Japan kept markets on guard for currency intervention and more monetary easing on Wednesday, with the finance minister vowing to stem the yen's rise and the prime minister calling for central bank action to protect the economy.

The yen held broadly steady against the dollar as recent repeated jawboning by Japanese authorities kept markets wary of intervention, while a deal to raise the U.S. debt limit eased pressure on the U.S. currency.

While verbal intervention reached fever pitch, Prime Minister Naoto Kan called for the Bank of Japan's support a day before its two-day rate review, a sign that monetary loosening could be on the cards even if Tokyo chooses to hold off with selling yen just yet.

Japan's economy is in the process of recovering from disaster, so we must closely watch currency moves. We want the BOJ to continue to support the economy, Kan told a regular meeting of cabinet ministers to discuss risks to the economy, which the central bank governor attended.

Japanese officials fear that the currency's near 5 percent surge in the past month will harm the economy, which skidded into its second recession in three years following the March 11 earthquake and tsunami.

BOJ Governor Masaaki Shirakawa signaled the central bank's readiness to ease policy this week, saying the board will scrutinize the negative impact that recent yen gains could have on the economy.

Lingering worries that the United States faces a ratings downgrade and that Europe's debt crisis will spread further could push the yen higher again, forcing Japan to sell its currency for the third time in about a year.

I don't think currency markets are reflecting economic fundamentals at all, Finance Minister Yoshihiko Noda told lawmakers on Wednesday, threatening possible intervention.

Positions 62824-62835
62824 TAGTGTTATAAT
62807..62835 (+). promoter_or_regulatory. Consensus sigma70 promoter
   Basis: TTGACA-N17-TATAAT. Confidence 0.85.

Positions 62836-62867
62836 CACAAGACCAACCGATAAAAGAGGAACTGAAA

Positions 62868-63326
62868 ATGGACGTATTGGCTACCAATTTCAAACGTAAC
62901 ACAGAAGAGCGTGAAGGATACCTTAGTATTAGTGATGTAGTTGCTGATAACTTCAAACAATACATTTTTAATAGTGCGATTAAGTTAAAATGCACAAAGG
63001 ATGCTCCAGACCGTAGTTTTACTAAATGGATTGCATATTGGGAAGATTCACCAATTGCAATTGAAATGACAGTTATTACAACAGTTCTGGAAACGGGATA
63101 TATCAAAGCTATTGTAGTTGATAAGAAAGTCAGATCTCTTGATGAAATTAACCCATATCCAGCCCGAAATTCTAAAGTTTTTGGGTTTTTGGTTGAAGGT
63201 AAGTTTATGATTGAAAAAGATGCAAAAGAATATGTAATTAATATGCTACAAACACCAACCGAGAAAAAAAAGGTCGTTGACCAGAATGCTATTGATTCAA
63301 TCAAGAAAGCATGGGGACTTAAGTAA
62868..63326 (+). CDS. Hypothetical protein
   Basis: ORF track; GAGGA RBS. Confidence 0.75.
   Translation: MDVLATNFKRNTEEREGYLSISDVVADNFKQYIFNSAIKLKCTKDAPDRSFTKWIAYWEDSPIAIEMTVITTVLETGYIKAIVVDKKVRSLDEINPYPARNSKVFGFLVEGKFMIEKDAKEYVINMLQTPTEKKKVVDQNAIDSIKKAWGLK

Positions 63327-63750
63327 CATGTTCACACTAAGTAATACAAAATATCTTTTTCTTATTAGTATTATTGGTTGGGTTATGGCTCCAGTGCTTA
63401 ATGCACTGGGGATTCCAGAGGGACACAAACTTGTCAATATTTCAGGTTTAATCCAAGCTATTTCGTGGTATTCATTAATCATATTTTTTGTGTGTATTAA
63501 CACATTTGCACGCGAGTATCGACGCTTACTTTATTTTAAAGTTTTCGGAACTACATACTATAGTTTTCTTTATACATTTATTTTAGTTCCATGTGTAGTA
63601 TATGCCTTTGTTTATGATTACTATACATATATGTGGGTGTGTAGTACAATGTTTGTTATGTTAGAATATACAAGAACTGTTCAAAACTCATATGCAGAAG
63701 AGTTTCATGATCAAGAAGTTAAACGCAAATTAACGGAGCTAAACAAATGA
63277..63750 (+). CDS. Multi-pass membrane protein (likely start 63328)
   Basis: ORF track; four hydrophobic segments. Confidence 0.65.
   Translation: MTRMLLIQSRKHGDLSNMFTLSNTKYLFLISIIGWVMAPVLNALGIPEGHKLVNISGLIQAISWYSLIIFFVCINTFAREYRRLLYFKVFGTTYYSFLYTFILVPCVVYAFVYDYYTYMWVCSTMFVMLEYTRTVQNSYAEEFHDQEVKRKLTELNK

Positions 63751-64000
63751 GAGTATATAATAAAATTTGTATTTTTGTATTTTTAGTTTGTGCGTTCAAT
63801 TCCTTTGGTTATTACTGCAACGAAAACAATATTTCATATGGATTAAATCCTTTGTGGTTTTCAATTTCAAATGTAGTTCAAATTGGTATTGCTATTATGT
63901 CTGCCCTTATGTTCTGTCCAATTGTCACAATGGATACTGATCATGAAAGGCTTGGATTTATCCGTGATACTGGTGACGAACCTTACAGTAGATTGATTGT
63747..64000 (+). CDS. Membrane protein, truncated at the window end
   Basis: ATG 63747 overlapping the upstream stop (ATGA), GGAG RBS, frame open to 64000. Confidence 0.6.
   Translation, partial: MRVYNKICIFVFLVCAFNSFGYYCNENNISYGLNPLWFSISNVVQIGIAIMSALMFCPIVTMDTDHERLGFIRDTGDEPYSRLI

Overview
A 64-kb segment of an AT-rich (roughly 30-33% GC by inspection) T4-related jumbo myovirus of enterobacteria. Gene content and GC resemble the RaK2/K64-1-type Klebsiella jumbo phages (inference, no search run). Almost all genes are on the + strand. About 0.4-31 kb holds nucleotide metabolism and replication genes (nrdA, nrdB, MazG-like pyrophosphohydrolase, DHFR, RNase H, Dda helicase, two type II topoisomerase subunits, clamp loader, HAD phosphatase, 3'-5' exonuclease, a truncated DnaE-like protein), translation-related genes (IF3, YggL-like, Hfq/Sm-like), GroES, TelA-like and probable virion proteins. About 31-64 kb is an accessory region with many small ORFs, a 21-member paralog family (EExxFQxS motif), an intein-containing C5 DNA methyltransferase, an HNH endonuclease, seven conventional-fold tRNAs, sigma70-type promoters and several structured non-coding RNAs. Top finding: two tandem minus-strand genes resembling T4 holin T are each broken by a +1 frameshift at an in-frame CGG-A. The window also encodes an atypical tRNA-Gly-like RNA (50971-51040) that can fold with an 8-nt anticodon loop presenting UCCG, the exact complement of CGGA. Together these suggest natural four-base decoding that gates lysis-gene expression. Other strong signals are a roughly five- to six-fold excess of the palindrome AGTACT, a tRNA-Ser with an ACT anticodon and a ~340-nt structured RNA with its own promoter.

He declined to comment on whether Tokyo would intervene, including the timing of any such move, but warned that if Japan were to step in it would aim for maximum effect.

Swiss policymakers on Wednesday cut the target interest rate to stem gains in their rapidly rising currency, which like the yen is also considered a haven in times of financial stress, and warned they would take further steps if needed.

Kan's rare request for BOJ action likely means the central bank will ease policy on Friday even if it precedes any currency intervention by the finance ministry, analysts said.

The fall in Japan's Nikkei average for a second day on Wednesday also heightened the chance of monetary easing as it could hurt business sentiment, which the BOJ focuses on in determining whether to ease.

The yen hovered around 77.16 yen to the dollar, after it soared on Monday within a hair's breadth of March's record high of 76.25 yen. Japanese government bonds jumped partly on expectations of monetary easing this week.

If the BOJ were to ease, it will likely top up its 10 trillion yen ($130 billion) asset buying scheme, under which it buys government bonds and private debt, by 5 trillion yen. Most of the increase will be in JGBs and corporate bonds given the relatively big size of these markets in Japan.


Moody's Investors Service said it had confirmed the United States' top AAA rating but assigned it a negative outlook after lawmakers passed a deal to raise the U.S. borrowing limit and reduce the deficit.

Despite the debt agreement, the dollar was unable to make much headway, weighed down by worries about the health of the U.S. economy following a batch of dour data.

Markets also await possible action by ratings agency Standard & Poor's, which has yet to give its opinion of the debt deal hammered out in Washington that many predict will include a cut in its top rating for the world's biggest economy.

Japan has been priming the markets for currency intervention since the yen tested its record high, signaling it may try to tame the currency with a combination of yen-selling and monetary easing.

Japan last intervened in concert with the Group of Seven in March when expectations of fund repatriation after the earthquake pushed the yen to a record high.

This time, most market players believe Japan would have to go it alone since the yen's gains are more about dollar weakness than anything else. Tokyo last acted solo in September 2010, when it sold 2.1 trillion yen.

($1 = 77.145 Japanese Yen)

(Additional reporting by Rie Ishiguro, Editing by Tomasz Janowski)